Arshad Sharif

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On the night of October 23, 2022, Pakistani journalist Arshad Sharif was shot dead in a remote area outside the Kenyan capital Nairobi, according to a statement by the Kenyan police and a post by his wife, Javeria Siddique, on Twitter.

A police officer fatally shot Sharif, 49, who previously worked as an anchor with Pakistan’s ARY News, at a roadblock while they were looking for a stolen motor vehicle, according to the police statement and news reports.

Sharif left Pakistan in August 2022 while facing a series of police cases against him and an arrest warrant was issued following his interview on ARY News with Shahbaz Gill, a close aide to former Prime Minister Imran Khan, who made comments considered offensive by the military, according to news reports and Siddique, who spoke with CPJ ahead of the six-month anniversary of Sharif’s death. Sharif was facing 16 police cases against him across Pakistan, including complaints of high treason, according to Siddique.

ARY News was briefly taken off the air in Pakistan in August, and on August 31, the channel said it was parting ways with Sharif, citing a breach of conduct on social media.

Sharif first fled to Dubai, in the United Arab Emirates, but left for Kenya later in August 2022 following pressure from the Pakistan embassy and the Dubai police, who said he would be deported back to Pakistan if he did not exit the country, Siddique said.

In Kenya, Sharif continued reporting on alleged corruption among Pakistan’s ruling elites on his YouTube channel, which has 445,000 followers, according to Siddique, who is seeking an independent United Nations-led probe into what she called a “targeted killing.”

The unclear circumstances under which Sharif died prompted questions in Pakistani, Kenyan, and international media, including why the vehicle was targeted as the registration plate of the car he was in did not match the plate number of the stolen vehicle, and why the police had targeted Sharif, a passenger, rather than the driver.

In December 2022, Pakistan’s Supreme Court took notice of the case and ordered a government investigation into Sharif’s death. In a December 2022 report, a Pakistan government fact-finding team found that the Kenyan police portrayal of the killing as a case of mistaken identity was “full of contradictions” and that the involvement of “characters in Kenya, Dubai, and Pakistan in this assassination cannot be ruled out.”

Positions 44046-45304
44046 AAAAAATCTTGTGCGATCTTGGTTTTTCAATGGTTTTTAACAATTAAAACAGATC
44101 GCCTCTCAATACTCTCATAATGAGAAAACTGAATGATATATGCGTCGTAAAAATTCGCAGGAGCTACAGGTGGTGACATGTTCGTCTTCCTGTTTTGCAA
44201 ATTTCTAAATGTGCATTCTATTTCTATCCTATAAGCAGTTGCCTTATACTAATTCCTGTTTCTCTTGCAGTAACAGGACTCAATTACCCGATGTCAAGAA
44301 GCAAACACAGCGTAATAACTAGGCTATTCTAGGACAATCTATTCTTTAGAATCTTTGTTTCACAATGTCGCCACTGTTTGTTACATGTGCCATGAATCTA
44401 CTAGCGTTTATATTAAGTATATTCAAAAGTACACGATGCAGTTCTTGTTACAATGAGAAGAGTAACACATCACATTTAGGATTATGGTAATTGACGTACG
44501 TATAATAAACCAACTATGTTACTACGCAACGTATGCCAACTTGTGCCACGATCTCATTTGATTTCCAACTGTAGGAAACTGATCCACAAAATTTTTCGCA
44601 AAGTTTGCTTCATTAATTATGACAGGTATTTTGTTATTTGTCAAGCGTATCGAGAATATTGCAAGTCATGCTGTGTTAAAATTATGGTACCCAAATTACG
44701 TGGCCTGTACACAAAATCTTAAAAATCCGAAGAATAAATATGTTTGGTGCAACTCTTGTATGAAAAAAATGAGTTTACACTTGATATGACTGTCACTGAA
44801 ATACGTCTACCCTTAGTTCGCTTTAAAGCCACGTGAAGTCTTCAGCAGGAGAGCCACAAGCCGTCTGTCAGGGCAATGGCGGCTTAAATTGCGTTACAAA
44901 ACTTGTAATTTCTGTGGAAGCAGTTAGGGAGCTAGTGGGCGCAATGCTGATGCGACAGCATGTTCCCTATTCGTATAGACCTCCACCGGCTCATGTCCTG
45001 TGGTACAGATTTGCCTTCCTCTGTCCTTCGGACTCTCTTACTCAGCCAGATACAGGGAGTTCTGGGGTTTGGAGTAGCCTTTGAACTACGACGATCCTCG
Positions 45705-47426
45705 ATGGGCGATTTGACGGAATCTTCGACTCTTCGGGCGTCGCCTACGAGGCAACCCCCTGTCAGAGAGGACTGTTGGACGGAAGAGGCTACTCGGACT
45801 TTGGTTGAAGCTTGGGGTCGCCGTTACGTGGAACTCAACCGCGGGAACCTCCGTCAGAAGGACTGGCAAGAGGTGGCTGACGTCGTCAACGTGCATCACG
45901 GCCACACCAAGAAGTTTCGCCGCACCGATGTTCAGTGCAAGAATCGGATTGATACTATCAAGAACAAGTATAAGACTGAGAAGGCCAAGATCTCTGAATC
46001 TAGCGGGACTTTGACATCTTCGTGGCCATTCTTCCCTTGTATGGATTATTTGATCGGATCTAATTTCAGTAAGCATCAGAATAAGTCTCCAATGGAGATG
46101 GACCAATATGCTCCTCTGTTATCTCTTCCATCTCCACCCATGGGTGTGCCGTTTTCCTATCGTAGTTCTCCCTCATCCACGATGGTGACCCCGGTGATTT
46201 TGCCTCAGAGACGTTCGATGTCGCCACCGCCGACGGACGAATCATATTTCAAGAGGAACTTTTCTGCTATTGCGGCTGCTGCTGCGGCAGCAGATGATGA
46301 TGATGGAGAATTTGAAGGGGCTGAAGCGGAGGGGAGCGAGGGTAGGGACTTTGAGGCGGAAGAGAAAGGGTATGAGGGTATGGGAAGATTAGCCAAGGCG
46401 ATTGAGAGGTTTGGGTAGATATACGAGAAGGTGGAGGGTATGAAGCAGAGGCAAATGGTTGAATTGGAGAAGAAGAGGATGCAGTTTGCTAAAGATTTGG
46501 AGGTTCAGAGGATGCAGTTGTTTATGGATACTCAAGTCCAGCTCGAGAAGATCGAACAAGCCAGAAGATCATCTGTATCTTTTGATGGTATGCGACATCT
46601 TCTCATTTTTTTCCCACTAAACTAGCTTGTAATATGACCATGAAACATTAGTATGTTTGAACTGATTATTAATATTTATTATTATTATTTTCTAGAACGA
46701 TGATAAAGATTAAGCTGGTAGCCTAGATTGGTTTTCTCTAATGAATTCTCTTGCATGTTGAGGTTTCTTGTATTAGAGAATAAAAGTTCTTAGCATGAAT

The team also noted that a Pakistan post-mortem report had documented numerous injuries on Sharif’s body, including four missing fingernails, hand wounds, and a broken rib, but that the investigation had found “no concrete evidence” to establish that Sharif was tortured before his death.

In December 2022, the Pakistan government formed a new joint investigation team to probe the killing following an order by the country’s Supreme Court. In February 2023, Pakistan state officials told the court that Kenyan authorities had denied the team access to evidence and the crime scene.

CPJ called and messaged Marriyum Aurangzeb, Pakistan’s information minister; Malik Ahmad Khan, spokesperson for Pakistan Prime Minister Shehbaz Sharif; and Major General Ahmed Sharif Chaudhry, director general of the Pakistan military media wing, in April 2023, but did not receive any replies. The press wing of Pakistan President Arif Alvi’s office and the Pakistan embassy in the United Arab Emirates did not respond to CPJ’s emailed requests for comment sent in April 2023.

CPJ also called and messaged Japheth Koome, inspector general of the Kenyan police, and Resila Onyango, the national police spokesperson, in April 2023, but did not receive any replies. CPJ’s calls to Noordin Haji, director of public prosecutions, did not connect and messages did not receive a response.

Hussein Mohamed, spokesperson for the office of Kenyan President William Ruto, and Francis Gachuri, spokesperson for the Kenyan Ministry of Interior, told CPJ in April 2023 that the case was still under investigation and referred CPJ to the Kenyan police, the Independent Policing Oversight Authority (IPOA), which investigates police violations; and the Office of the Director of Public Prosecutions for comment. 

A representative who answered CPJ’s call to Anne Makori, chairperson of Kenya’s IPOA, said Makori would review CPJ’s written questions, however, CPJ did not receive a response. IPOA spokesperson Dennis Oketch also requested CPJ email questions but did not respond.

The Dubai police did not respond to CPJ’s emailed request for comment sent in April 2023.